Sills presents of view of brands through a historic lens spanning more than a century and makes it apparent that many of today’s most successful innovations are simply an application of new technology to an old motivation or desire. Given the depth and thoroughness of his exploration I hope he will not mind me sharing a couple of examples here.
I particularly like the photo of a Sainsbury’s branded delivery tricycle from 130 years ago. As Sills notes, the transport may be different – Sainsbury’s recently announced a partnership with Deliveroo – but it is being used to satisfy a core consumer need, one that has not changed for centuries. Similarly, Sills presents a picture of a Suffragette on an electric scooter from 1916 as evidence that people still want to get from A to B quickly and efficiently (for some reason, to me that photo brings to mind someone riding Segway).
There is one other basic motivation that Sills does not talk about, the desire to get something for less than it is perceived to be worth. I was reminded of this by the sign above the Sainsbury delivery trike that reads, “Special. Bacon. Cheaper.” I assume this was a daily or weekly special intended to make Sainsbury’s customers make an unplanned purchase. Nothing new there then (although hopefully we have learnt that seeking to leverage the motivation to get a deal is one that needs to be carefully managed).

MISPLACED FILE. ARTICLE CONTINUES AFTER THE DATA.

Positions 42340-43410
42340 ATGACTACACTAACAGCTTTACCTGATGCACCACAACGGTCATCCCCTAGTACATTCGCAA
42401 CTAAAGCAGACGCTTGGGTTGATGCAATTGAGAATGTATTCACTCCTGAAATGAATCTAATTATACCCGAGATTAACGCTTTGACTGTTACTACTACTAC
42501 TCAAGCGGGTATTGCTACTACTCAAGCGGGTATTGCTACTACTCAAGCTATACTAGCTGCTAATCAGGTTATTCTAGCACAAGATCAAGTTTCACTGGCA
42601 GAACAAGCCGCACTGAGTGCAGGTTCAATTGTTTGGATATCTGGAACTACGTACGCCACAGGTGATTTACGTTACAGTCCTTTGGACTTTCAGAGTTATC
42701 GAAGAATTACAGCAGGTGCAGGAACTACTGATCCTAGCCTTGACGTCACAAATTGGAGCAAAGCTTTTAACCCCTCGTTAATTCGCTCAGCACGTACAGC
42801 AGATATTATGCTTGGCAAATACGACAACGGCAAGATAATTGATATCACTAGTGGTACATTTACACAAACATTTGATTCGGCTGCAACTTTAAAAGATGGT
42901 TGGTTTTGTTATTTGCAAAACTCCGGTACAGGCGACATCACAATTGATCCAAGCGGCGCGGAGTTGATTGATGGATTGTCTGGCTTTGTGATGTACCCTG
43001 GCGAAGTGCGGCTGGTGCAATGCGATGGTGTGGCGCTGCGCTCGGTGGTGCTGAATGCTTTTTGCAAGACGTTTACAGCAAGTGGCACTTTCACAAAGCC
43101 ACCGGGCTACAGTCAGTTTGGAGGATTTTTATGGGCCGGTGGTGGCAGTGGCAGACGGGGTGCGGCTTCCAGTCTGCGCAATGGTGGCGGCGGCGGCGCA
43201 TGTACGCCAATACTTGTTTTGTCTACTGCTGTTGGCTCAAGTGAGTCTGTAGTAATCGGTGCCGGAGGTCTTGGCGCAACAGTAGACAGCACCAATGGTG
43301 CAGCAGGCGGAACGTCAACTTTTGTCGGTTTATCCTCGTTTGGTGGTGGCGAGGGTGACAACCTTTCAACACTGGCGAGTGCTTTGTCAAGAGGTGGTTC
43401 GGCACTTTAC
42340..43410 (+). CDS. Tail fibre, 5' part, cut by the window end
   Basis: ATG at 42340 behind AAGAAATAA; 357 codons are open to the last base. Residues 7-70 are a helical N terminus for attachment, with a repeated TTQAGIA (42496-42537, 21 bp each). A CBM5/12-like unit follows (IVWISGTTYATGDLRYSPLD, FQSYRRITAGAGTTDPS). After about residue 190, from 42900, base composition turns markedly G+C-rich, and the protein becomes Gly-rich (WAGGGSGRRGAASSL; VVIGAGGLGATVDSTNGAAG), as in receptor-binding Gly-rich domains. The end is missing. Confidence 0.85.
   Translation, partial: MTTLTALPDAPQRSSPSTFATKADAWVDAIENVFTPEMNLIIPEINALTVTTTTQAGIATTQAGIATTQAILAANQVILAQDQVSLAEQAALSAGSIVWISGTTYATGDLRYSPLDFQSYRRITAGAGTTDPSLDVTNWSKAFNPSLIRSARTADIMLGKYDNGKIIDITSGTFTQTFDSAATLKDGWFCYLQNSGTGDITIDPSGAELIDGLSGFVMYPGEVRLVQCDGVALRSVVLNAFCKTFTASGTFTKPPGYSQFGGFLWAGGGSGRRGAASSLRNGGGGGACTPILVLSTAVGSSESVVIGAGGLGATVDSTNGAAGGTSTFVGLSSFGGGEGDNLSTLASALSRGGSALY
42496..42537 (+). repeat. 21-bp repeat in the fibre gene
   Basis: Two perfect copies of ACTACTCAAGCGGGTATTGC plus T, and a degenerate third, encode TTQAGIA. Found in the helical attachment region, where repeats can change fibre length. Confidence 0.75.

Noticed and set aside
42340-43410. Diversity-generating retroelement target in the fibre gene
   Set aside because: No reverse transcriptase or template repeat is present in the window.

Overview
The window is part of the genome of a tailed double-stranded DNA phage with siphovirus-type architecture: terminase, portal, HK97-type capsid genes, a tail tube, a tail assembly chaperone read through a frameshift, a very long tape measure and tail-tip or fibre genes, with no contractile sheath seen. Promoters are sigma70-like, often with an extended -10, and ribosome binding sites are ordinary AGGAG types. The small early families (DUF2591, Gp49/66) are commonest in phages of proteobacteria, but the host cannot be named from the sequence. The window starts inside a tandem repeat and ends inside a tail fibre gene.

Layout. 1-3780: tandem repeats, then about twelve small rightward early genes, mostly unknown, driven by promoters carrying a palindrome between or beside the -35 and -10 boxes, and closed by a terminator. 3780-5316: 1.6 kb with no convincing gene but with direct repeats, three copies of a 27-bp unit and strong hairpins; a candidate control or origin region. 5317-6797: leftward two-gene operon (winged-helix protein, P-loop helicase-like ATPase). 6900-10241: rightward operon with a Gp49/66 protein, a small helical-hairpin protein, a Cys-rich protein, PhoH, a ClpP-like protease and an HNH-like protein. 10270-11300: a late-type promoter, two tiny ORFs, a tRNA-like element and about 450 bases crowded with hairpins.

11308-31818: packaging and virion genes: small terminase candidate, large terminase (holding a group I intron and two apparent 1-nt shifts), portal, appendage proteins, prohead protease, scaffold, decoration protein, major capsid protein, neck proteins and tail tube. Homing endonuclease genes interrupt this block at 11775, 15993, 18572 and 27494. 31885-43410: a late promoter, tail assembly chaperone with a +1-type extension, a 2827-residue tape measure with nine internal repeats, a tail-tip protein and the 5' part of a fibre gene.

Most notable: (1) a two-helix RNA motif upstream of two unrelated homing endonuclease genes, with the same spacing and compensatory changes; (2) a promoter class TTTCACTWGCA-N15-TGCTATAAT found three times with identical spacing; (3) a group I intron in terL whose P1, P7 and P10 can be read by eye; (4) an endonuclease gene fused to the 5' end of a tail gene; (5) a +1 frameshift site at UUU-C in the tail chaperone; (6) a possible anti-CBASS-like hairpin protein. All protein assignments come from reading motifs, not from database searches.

To bring it back to a more personal perspective, I was struck at the weekend how much I used my iPhone to take photos compared to my Panasonic Lumix. The iPhone is not a better camera – the picture quality is not as good, and it lacks any real ability to zoom in on a subject – but it is a lot more convenient to carry around and makes it easier to share images with others. As a result, most of the pictures I posted came the phone, not the camera. Which, I guess, is an indication that one of the things that brands need to beware of is when the hierarchy of motivations shifts. Shareability was never on my list of decision criteria until recently.
Ultimately it comes down to the end is what really matters, the means is important only when it offers a faster, easier or cheaper way of achieving the consumer’s goals. But what do you think?